“There is nothing better than seeing a human being alleviated from emotional, psychological, spiritual, and relational pain,” says Jean Kupo, manager of the Family Support Centre (FSC) at Simbu Provincial Health Authority.
Jean has trained more than 30 staff and students on counselling in preparation to establish Family Support Centers in all six districts of Simbu province in 2023.
She was one of twenty-four Papua New Guineans who studied a Graduate Certificate in Counselling in 2020 through the Australia Awards PNG Short Course Awards.
Like other social workers and counsellors in PNG, Jean’s daily experience of gender-based violence cases is overwhelming.
“We receive cases of sexual violence against children (girls) under the age of 16 every day. Violence affects the health of individuals and increases the risk of unwanted pregnancy, sexually transmitted disease (STI), and human immunodeficiency virus (HIV),” Jean says.
She describes gender-based violence (GBV) as a hidden global crisis that knows no boundaries of geography or culture. It includes sexual assault, sexual harassment, child abuse and forced genital mutilation. She continues by saying that physical violence and verbal threats lock women and girls in inferior roles and limit their rights to freedom.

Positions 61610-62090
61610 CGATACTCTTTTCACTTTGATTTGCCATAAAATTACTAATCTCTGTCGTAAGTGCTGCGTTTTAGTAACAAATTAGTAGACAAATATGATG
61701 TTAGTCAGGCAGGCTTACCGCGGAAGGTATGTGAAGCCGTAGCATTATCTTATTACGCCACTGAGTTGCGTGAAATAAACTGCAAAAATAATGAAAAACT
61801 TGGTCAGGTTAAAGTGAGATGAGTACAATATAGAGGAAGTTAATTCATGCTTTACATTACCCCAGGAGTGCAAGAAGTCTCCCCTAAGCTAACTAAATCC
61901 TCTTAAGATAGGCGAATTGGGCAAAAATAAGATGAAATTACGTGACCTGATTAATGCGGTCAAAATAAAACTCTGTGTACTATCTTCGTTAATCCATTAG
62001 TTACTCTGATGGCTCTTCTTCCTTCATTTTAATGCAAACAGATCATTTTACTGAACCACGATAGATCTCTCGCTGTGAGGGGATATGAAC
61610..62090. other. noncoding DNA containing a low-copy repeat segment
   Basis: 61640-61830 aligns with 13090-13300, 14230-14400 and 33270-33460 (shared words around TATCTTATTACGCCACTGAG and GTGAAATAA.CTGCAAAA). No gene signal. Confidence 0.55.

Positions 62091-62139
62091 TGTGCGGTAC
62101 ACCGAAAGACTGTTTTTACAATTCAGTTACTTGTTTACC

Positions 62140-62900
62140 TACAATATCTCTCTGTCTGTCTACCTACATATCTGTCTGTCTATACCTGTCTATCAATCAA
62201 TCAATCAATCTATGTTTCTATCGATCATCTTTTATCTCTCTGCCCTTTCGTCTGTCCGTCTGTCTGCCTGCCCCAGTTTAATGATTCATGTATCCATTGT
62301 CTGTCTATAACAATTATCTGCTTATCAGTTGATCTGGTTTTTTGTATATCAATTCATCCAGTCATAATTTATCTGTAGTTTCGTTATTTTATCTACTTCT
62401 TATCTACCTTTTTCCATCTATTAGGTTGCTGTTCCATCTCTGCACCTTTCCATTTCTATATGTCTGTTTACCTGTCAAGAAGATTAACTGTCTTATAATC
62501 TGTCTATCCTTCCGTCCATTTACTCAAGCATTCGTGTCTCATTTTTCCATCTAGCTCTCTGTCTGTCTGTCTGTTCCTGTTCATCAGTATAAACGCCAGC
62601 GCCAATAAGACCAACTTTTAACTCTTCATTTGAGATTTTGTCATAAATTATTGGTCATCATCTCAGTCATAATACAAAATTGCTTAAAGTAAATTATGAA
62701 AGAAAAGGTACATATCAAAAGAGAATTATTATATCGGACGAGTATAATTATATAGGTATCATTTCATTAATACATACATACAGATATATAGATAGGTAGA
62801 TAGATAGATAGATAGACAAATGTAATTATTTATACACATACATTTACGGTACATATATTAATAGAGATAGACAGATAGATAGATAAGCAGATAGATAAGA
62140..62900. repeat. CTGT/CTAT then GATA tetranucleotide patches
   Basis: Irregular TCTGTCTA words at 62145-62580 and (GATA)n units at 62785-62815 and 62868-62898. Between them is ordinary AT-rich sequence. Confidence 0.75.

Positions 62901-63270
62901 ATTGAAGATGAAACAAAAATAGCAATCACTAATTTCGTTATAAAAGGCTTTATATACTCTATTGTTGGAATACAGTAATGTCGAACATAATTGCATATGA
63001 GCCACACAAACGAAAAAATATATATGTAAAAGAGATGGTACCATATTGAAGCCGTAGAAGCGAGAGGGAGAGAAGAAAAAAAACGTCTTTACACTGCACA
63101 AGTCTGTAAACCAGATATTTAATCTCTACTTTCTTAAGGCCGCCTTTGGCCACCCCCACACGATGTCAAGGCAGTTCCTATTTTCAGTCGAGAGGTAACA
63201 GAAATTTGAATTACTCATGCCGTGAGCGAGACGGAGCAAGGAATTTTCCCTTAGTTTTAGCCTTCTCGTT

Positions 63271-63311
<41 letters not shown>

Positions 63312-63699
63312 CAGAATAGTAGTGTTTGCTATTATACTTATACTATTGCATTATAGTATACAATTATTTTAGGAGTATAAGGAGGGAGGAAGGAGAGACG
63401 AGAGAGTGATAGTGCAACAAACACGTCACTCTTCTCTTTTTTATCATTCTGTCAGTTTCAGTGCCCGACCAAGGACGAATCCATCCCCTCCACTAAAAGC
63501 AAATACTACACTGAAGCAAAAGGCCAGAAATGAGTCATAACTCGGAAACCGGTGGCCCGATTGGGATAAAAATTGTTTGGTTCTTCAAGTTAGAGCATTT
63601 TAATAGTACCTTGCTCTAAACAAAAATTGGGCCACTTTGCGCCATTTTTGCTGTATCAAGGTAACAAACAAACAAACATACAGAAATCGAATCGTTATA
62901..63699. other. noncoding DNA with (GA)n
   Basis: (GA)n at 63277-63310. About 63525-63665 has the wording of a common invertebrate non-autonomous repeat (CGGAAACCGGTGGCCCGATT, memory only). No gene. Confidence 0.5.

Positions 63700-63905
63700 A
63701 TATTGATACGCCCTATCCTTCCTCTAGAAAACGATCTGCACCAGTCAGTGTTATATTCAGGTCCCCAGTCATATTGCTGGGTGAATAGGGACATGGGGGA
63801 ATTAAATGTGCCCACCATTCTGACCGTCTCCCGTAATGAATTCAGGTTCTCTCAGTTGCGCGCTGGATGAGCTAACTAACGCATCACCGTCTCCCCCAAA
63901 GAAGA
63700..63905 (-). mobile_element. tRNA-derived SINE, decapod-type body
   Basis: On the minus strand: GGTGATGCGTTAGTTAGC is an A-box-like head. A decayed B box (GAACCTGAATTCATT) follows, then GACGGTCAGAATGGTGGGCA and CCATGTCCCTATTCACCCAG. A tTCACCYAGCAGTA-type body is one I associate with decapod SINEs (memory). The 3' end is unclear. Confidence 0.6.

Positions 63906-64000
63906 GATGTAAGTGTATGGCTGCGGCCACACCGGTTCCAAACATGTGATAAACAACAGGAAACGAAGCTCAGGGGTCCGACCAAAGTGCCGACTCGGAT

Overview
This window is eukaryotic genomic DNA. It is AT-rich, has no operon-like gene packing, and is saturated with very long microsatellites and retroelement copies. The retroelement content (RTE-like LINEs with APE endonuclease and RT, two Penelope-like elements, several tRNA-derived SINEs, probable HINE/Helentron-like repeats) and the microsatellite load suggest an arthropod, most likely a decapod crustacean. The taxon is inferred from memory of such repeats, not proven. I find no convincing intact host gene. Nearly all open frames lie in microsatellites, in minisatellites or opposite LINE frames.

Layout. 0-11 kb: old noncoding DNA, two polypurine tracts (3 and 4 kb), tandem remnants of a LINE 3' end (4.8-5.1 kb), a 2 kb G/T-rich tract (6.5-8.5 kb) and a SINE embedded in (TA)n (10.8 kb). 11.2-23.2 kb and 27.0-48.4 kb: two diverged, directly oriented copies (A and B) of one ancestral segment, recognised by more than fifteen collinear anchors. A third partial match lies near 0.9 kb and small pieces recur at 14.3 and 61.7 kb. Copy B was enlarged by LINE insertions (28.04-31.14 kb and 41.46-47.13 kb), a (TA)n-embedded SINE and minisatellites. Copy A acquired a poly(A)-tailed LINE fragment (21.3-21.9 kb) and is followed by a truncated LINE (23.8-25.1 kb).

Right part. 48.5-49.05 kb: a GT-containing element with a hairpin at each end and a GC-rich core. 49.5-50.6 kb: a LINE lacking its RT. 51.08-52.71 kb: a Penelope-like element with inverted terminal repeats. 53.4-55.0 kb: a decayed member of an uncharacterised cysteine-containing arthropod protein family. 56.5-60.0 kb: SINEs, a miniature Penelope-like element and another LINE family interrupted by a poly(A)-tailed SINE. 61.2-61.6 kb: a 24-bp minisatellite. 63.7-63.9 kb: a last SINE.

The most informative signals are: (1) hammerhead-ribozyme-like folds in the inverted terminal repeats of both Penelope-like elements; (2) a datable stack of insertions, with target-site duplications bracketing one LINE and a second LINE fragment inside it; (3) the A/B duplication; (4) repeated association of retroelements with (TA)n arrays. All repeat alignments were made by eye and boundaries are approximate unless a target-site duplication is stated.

“We have more than twenty cases under the age of 16 who are still living in toxic environments. The mothers or caregivers of girls who were sexually abused are not coming out to seek help because the perpetrators are being violent,” she says.
The 14-week course has enlightened Jean in the areas of therapy, case management planning (including safety plans), history assessment, counselling approaches and provision of structured mental-health approaches to theory building in counselling. She can now provide a structured counselling framework, guiding clients to enhance their self-understanding and resolve identified concerns and needs. “This course has broadened my knowledge in so many positive ways,” she says.
Jean has trained both the hospital staff and the students of Kundiawa Nursing College. “In alignment with the National Department of Health’s (NDoH) vision, we are preparing to establish FSCs in all six districts of the province to reduce referrals and the cost of traveling to the provincial FSC,” she says.
Jean’s expertise was recognized when she attended the Pacific Feminism Forum held in the province on 12 to 14 September 2022. More than 50 participants from government and non-governmental organizations attended the event, where she was one of the panelists, to respond to participants’ queries and questions. She was then invited by Jiwaka Voice for Change, an NGO in Jiwaka province, to conduct basic training on counselling in 2023.
Jean calls for more men to take up counselling as their profession. “Men will feel comfortable providing counselling to other men,” she says.